Article Date: 9/1/2010

Improving Wound Construction Techniques for MIVS

Improving Wound Construction Techniques for MIVS

Expert advice on avoiding complications.


The migration of vitreoretinal surgery from traditional techniques employing 20-gauge technology to a less invasive, more patient-friendly microincisional procedure was one of the retina community's biggest success stories of the previous decade. Early concerns about instrument flexibility, poor lighting and subpar fluidics have been addressed and overcome. Our current challenges involve refinement of our surgical techniques to reduce risk of adverse perioperative and postoperative events. Careful attention to wound construction and closure is particularly critical in this effort.

Wound construction problems in microincisional vitreoretinal surgery (MIVS) lead to hypotony, endophthalmitis and subconjunctival migration of gas and oil. Furthermore, wound leak can require sutures, particularly in patients with uveitis or high myopia. Below are a few concepts and strategies that have served me well in refining my MIVS protocols.

Peter K. Kaiser, MD, is director of the Digital OCT Reading Center of the Cole Eye Institute. A consultant for Alcon and Genentech, he has received research grant support from Novartis, QLT and Genentech. Dr. Kaiser can reached at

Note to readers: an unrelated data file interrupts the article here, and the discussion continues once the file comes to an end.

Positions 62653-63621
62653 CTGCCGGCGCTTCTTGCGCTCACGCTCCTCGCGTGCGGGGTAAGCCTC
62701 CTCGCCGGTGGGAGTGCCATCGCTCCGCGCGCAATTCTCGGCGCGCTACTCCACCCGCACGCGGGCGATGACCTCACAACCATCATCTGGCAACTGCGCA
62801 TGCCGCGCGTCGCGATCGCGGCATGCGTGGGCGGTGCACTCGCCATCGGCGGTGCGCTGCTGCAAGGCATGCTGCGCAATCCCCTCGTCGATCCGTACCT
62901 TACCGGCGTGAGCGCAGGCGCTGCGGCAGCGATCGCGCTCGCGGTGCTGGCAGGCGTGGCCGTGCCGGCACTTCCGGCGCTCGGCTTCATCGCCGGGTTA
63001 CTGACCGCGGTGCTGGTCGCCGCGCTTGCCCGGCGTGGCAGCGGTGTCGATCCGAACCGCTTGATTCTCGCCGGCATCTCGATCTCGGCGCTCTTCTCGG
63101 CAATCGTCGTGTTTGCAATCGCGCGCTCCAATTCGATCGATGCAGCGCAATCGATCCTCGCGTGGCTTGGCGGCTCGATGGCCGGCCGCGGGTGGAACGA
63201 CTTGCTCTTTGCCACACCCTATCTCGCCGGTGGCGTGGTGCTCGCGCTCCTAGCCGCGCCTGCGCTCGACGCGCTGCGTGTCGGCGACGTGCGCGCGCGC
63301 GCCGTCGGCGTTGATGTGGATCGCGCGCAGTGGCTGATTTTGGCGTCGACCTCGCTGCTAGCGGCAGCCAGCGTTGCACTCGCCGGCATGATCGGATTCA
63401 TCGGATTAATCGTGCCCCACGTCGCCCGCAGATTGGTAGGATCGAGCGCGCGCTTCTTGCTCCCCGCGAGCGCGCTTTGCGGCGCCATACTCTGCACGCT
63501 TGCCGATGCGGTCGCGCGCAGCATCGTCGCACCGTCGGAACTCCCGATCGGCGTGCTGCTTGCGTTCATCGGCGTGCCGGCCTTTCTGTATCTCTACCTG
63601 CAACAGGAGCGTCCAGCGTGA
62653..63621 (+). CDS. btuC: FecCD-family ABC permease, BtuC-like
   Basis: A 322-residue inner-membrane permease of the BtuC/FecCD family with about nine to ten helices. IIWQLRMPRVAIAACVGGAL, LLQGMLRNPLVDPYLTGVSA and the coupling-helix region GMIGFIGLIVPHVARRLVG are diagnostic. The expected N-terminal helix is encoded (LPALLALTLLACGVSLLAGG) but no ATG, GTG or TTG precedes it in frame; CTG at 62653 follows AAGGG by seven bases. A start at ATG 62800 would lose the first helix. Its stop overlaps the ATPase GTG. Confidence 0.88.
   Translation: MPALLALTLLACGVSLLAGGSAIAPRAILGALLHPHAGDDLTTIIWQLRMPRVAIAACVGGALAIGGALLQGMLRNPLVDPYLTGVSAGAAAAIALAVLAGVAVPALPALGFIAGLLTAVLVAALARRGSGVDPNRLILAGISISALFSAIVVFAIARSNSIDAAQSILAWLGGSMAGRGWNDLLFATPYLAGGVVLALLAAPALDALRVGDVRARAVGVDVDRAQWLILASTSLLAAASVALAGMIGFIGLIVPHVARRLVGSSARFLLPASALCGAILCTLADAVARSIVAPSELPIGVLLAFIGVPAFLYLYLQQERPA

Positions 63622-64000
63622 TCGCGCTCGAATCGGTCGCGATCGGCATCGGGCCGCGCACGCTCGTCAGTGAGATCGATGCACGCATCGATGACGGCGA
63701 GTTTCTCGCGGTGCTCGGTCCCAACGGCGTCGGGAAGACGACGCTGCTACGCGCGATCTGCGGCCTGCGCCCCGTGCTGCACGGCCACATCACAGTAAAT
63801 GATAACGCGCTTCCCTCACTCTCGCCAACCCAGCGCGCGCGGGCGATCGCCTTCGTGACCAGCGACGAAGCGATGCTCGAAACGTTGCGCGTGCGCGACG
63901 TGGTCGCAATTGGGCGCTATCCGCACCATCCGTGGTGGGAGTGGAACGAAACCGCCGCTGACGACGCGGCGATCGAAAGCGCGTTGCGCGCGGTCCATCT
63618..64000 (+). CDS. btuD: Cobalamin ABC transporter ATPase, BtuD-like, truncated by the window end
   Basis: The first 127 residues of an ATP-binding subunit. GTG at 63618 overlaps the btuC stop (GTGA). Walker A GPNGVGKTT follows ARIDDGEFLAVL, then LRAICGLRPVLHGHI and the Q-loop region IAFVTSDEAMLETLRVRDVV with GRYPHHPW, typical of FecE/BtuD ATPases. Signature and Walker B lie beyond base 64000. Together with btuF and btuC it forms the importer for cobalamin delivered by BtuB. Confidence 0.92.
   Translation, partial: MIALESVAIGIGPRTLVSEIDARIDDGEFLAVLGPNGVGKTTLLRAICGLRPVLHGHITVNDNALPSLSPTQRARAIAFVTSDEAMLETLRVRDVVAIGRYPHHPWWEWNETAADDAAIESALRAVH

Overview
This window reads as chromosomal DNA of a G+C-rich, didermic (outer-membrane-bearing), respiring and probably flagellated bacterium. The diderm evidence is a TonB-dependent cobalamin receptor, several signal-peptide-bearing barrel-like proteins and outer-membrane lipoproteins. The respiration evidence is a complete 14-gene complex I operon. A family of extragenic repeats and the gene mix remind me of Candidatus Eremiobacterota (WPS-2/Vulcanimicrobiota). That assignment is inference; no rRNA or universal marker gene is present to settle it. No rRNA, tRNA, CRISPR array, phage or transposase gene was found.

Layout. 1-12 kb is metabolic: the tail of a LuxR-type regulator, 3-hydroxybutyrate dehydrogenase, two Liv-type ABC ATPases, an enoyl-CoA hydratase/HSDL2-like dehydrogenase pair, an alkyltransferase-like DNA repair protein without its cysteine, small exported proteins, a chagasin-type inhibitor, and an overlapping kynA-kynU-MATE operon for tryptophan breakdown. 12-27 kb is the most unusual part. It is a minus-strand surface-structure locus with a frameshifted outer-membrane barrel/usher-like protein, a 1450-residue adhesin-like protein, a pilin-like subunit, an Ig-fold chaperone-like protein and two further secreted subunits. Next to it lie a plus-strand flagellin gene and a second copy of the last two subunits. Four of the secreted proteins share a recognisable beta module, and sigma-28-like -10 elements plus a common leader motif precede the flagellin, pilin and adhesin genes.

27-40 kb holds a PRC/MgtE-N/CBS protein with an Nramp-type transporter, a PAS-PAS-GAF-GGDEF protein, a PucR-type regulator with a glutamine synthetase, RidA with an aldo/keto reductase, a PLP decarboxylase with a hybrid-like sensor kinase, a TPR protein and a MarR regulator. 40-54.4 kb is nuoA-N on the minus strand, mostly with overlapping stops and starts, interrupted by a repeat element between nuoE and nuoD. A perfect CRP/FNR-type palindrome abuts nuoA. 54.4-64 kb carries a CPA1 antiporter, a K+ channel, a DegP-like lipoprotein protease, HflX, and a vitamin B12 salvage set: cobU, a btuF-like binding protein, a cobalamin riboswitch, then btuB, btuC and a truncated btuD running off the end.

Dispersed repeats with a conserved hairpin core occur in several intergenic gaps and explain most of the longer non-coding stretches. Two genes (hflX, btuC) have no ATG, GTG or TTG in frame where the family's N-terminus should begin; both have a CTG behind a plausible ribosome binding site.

When displacing the conjunctiva, it is important that the hole through the conjunctiva not be aligned with the hole through the sclera so when the cannula is removed the holes do not line up.

To achieve this, the surgeon should displace the conjunctiva before inserting the trocar. In addition, to make the chord length in the sclera as long as possible, I like to flatten the sclera with a broad stabilizing device on insertion of the trocar (Figures 1 and 2). This can be done with a cotton swab or with inserters. Finally, make the angle as oblique as possible to the sclera. The result is a wound that is not even visible, compared to the obvious wound gap and leakage found with straight incisions.